The ride-sharing service Lyft, one of Uber’s fiercest competitors, will expand to Toronto by year’s end, it was announced today.
Lyft, based in San Francisco and founded in 2012, claims to be the fastest-growing on-demand transportation service in the United States. Its move into the Toronto market will be its first outside the U.S., where it operates in 300 cities.
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“When we thought about launching internationally, Toronto was a no-brainer for us,” Tim Houghton, general manager for Lyft Canada, said in an interview with Metro Morning.
According to Houghton, more than 50,000 people in Toronto have already downloaded the Lyft app to their smartphones, an indicator, he says, that ridesharing enthusiasts are looking for alternative options to taxis and Uber.
More than 50,000 people in Toronto have already downloaded the Lyft app to their smartphones, according to Lyft Canada general manager Tim Houghton.
As part of its Toronto pitch, Lyft says, “Wherever we are, we know it matters how you get there, so we’ve got our tuques on.
“From brunch in Bloordale and belly laughs on Mercer Street to polishing off some late-night poutine at your favourite burger joint out in Woodbridge, we know Toronto is the place to be,” the company says on its website.
Lyft operates much like its competitor Uber. Riders download an app to their smartphone, where they’re able to request a ride at specific pickup and dropoff locations.
The app also provides an estimate of the ride’s cost and sends a driver to the customer in minutes. Payment, including tips, are also managed through the app. At the end of the trip, riders have the option to rate their drivers.
Rides starting in mid-December
Toronto issued a business licence to Lyft on Monday morning, which makes the company the fifth private transportation company licensed in the city.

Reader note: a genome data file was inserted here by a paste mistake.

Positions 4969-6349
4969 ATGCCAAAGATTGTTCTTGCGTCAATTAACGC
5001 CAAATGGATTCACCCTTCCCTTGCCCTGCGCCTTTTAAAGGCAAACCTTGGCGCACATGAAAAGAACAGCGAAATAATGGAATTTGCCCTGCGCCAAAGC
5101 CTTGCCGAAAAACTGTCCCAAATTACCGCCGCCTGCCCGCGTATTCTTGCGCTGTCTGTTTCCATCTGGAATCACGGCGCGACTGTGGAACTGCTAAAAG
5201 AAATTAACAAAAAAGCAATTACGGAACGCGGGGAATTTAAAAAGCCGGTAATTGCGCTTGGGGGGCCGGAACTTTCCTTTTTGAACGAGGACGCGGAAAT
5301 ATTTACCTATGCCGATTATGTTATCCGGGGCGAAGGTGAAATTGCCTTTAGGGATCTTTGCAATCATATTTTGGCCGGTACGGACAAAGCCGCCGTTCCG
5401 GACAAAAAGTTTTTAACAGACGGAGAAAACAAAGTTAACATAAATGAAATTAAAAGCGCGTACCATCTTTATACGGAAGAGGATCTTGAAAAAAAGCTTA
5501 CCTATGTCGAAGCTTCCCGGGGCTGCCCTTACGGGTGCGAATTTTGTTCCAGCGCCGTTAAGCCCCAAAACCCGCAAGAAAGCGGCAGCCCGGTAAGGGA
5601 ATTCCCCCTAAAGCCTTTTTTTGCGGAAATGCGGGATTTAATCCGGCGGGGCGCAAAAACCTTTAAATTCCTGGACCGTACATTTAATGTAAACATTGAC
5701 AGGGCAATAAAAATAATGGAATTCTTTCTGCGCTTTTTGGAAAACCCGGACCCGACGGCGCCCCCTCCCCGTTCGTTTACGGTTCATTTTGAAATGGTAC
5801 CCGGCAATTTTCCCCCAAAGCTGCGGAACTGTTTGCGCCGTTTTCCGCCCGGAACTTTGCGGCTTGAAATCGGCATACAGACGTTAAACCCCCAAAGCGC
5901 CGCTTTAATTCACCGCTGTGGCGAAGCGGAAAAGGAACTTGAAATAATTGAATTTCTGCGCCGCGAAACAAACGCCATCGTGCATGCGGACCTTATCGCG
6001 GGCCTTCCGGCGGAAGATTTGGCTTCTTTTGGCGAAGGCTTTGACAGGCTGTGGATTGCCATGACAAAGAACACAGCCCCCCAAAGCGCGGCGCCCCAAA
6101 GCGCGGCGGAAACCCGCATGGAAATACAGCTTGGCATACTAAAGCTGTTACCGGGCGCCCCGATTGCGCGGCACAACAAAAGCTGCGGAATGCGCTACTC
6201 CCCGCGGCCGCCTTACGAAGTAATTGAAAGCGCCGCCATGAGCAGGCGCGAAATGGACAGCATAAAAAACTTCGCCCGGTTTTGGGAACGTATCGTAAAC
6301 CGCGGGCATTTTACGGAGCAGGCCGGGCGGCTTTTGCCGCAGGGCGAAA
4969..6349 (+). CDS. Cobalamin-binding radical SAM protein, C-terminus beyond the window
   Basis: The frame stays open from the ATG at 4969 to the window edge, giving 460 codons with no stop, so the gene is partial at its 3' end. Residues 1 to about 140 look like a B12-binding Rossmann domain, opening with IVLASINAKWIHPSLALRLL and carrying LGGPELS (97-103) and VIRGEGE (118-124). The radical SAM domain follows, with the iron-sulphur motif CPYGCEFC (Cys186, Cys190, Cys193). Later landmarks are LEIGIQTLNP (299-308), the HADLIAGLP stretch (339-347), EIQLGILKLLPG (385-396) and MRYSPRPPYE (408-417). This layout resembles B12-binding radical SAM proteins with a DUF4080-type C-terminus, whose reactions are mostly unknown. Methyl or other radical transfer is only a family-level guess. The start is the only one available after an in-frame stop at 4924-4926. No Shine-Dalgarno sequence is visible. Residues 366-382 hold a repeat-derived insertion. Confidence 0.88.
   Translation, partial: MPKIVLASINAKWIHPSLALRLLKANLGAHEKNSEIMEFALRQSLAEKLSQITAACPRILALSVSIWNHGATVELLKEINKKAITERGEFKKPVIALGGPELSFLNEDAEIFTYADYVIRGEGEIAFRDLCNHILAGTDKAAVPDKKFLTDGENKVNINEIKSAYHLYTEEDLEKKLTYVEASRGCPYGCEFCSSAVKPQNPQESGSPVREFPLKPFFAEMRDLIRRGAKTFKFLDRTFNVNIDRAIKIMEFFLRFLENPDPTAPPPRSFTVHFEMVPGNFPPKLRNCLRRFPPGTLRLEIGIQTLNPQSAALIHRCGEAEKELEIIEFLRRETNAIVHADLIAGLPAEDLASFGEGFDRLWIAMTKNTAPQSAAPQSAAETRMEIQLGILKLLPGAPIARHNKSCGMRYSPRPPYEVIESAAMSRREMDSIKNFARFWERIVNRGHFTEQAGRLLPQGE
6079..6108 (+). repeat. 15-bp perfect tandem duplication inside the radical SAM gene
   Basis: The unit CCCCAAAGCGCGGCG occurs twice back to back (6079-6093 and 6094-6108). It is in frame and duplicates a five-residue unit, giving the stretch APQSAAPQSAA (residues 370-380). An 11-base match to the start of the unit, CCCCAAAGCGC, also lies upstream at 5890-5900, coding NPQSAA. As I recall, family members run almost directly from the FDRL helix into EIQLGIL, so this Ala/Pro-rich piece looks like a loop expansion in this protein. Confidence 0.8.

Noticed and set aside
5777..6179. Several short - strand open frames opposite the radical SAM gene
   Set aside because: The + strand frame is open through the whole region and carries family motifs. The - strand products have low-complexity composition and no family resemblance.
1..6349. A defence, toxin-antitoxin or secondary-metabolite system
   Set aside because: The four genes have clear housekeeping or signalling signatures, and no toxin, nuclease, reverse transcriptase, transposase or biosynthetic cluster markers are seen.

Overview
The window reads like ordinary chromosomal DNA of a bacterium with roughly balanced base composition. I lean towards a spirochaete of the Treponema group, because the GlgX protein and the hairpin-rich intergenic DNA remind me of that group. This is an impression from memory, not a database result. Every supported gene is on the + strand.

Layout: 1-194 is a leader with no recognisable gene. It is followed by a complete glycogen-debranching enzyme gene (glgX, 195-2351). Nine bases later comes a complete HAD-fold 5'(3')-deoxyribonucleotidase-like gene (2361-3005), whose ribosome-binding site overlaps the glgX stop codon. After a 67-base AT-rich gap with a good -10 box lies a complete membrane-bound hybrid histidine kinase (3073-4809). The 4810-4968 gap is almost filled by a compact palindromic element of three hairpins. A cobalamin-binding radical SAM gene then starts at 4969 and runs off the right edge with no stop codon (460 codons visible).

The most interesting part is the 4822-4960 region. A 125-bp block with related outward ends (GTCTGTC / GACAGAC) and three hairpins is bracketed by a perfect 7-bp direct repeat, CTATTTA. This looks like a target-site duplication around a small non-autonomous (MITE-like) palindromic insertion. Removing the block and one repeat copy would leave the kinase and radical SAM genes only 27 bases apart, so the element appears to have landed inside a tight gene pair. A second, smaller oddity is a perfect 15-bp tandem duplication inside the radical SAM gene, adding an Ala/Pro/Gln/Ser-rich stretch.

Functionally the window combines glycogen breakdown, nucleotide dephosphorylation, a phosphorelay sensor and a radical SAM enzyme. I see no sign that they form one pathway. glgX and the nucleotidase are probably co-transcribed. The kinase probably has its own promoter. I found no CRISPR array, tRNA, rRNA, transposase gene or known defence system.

Lyft drivers will be available to give rides as of mid-December, according to Houghton, with more registered cars coming in the early new year.
While Lyft is finalizing prices for its service, Houghton added that riders should expect pricing comparable to other alternatives.
Lyft has reportedly been considering an international expansion for some time, and Uber, its primary competitor, says it welcomes the competition.
Lyft competitor Uber already operates in Toronto and says it welcomes the competition. (Ryan Remiorz/The Canadian Press)
“More options can help reduce congestion and pollution as consumers increasingly make the switch from driving their own car to using shared mobility services,” Uber said in an emailed statement.
The company has faced numerous controversies over the years, including how its drivers are treated.
Like Uber, Lyft’s drivers are considered independent contractors and not employees, which may result in similar problems to Uber.
Houghton insisted, however, that Lyft has tried to avoid some of the problems Uber drivers have expressed.
“We have plenty of drivers who make a decent living working full-time on the platform,” he said. “We treat drivers better, and passengers have a different experience as a result.”
Lyft may snarl traffic, Beck Taxi says
Kristine Hubbard, operations managers for Beck Taxi Limited, a company that has waged a public battle with Uber in Toronto, said the appearance of another ride-sharing service contradicts the city’s plans to reduce traffic congestion.
“We’re trying to get cars off of our main arteries and prioritize mass transit. Here we are with Uber that has 30,000 cars lined up … Now we’re going to potentially introduce that many more?” she told CBC Toronto.
Hubbard also pointed that when city council introduced a series of regulations for Uber while allowing it to operate legally, Municipal Licensing and Standards committed to producing a report examining how Uber drivers may be changing traffic patterns on city streets. That report was due out nearly four months ago, Hubbard said.
Beck Taxi has had tense relations with Lyft’s competitor Uber. In 2015, some of their drivers protested the service after an Ontario judge sided with the ride-hailing service. (Nathan Denette/The Canadian Press)
“While we are doing things like the King Street pilot, finding ways to try keep our city moving, why would be clog it up further with vehicles just cruising around looking for fares? It such a contradiction I’m stunned,” she said of the city’s decision to give Lyft a licence.
However, Tracey Cook, executive director of Toronto’s municipal licensing and standards department, said she believes services like Lyft could actually help with reducing traffic.
“The city has many priorities and one of those is ensuring that the public has access to safe, regulated transportation services,” Cook said in a statement to CBC Toronto. “People having a variety of transportation options is a component of reducing congestion on our streets.”